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Is It Real or Is It Analog?

Digital modeling has three huge advantages that enable designs to be simulated orders of magnitude faster than with analog modeling. These advantages also help with modeling, synthesis, and everything else that makes automation possible in the digital world.

  • Discrete voltage
  • Discrete time
  • lack of feedback

The last one is very important, because it enables discrete time. If you assume that everything takes time to affect something else, then you do not have to solve simultaneous equations, which are the major inhibitor to simulation performance for analog.

What happens if you can remove this from analog, as well? Of course, every analog designer is hugely offended by that statement and will quickly point out that no analog component can be modeled without considering feedback. But if we move up in abstraction and consider the end-to-end operation of many analog components, feedback can be essentially eliminated. Most systems employ local feedback but not global feedback.

This is the premise behind real number modeling (RNM), sometimes called real value modeling. Voltages or currents are represented as a time-varying sequence of real numbers. The equations and the slow solvers needed for them are gone. Instead, functions are defined such that the outputs are directly computed from the inputs (usually voltages) and state information retained in the block, ignoring currents, feedback, and impedance effects in general.

If this can be held true, then almost all the advantages of digital simulation can be attained. Note an important exception — floating point arithmetic is a little more expensive than using integers, which in digital can often hold 32 or 64 bits of logical information.

EDA vendors have been putting a lot of time and effort into this modeling style. RNM extensions are now available in VHDL and Verilog-AMS, and support is going into SystemVerilog. However, issues remain, because many functions that you may wish to use are not built in yet. Some examples include integration, differentiation, slewing, and filtering. This means that companies wanting to use RNM should probably build up their own library of functions for designers to use.

Consider the integration function. The output can be computed based on the previous values and the current input using a trapezoidal integration formula:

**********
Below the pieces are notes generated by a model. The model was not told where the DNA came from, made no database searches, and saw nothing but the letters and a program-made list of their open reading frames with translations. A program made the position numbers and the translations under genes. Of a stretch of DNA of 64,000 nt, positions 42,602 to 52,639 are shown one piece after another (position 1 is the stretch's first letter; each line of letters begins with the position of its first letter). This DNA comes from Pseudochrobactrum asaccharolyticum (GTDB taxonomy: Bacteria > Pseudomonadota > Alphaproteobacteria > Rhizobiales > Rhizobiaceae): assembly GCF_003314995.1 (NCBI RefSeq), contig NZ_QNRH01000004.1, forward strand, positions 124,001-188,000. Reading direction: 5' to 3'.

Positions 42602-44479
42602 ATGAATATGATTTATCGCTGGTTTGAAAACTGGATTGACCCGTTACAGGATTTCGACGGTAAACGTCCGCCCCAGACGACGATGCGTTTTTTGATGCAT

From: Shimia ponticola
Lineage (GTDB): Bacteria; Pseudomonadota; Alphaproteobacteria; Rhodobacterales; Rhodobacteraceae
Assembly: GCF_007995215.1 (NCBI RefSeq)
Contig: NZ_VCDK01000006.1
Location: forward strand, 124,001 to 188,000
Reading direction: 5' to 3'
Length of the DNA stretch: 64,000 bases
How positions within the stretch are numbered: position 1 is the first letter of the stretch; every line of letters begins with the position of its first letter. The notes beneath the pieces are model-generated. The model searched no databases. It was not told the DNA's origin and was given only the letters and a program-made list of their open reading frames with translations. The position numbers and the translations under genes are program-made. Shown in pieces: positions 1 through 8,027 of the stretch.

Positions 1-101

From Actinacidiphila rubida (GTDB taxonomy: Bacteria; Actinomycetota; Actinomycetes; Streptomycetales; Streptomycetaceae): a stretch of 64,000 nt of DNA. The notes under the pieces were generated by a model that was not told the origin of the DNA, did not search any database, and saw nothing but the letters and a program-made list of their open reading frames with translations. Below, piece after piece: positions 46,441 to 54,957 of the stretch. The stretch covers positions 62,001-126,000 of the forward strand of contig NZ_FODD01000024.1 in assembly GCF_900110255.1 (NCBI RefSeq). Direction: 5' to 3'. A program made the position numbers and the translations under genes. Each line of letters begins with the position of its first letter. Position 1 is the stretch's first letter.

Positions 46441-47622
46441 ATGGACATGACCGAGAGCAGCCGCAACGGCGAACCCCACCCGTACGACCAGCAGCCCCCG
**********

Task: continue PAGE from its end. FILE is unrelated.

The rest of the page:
Out = Out(t-1) + (T-T(t-1) ) (In + In(t-1) )/2

This will work fine so long as the time interval is kept small. It has a square relationship between the time interval and the accuracy. If you cut the the time period in half, the accuracy will increase by a factor of four.

Bringing analog functionality into the discrete world brings many advantages, as well. For example, analog functions can be used in assertions and full system verification using constrained random test pattern generation. They can be made self-checking. It all seems to be so good, except…

I would be interested to hear from people who have attempted to use RNM and their experiences with it. The EDA vendors seem to have a lot to say about it, but I do not hear much buzz from the industry. Is RNM useful as a behavioral modeling methodology, or is it just giving up too much of what makes analog so special?

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6 comments on “Is It Real or Is It Analog?

  1. eafpres
    August 12, 2013

    Hi Brian–I'm aware of the approximation to which you refer in the trapezoidal integration scheme.  I just want to be sure I'm understanding what you are describing.  Am I correct that T is a transfer function that converts input to output?  And you are saying that they implement some kind of semi-continouus lookup from a table?

     

  2. BrianBailey
    August 12, 2013

    @eafpres – T is time, so it is basically half the area of the change in input multiuplied by the change in time. Most times when the equation is written it assumes a constant time interval, but that may not be the case with mixed signal simulation so the time increment has to be an explicit term.

  3. TonySal
    August 14, 2013

    I used RNM to model the analog blocks in a PHY, including PLL, VGA, equalizer, input slicing and sampling. These models allowed our team to simulate and optimize the RTL code for the VGA and equalizer control loops. We also created a RNM for the signal channel (cat-5 UTP) which included frequency dependent attenuation and AC coupling effects (baseline wander). There was a huge benefit in being able to simulate 100's of kbits through the entire system so we could verify the high level control functions of the link. The key is to verify the functionality of the RNMs against the transistor level design, so the RNMs may be confidently used for the higher system level simulations.

  4. BrianBailey
    August 14, 2013

    @TonySal – Thanks for sharing. Did the transistor level model come first and the RNM developed after, or were they developed at the same time?

  5. TonySal
    August 14, 2013

    We first created a very basic RNM. Then we modified it as the transistor circuit was developed. We eventually created verilogAMS models as well (with a limited number of “analog” nets). But from a simulation speed point of view the verilogAMS models were at least an order of magnitude slower than the digital verilog RNM.

  6. SunitaT
    August 20, 2013

    Real number modeling tries to take the greatest from both worlds. It usages the floating point numbers aware in the analogue domain, and blends this with discrete time values. This approach proposes a level of performance approaching that of a digital simulation, but much speeder than the speed of a purely analogue simulation.

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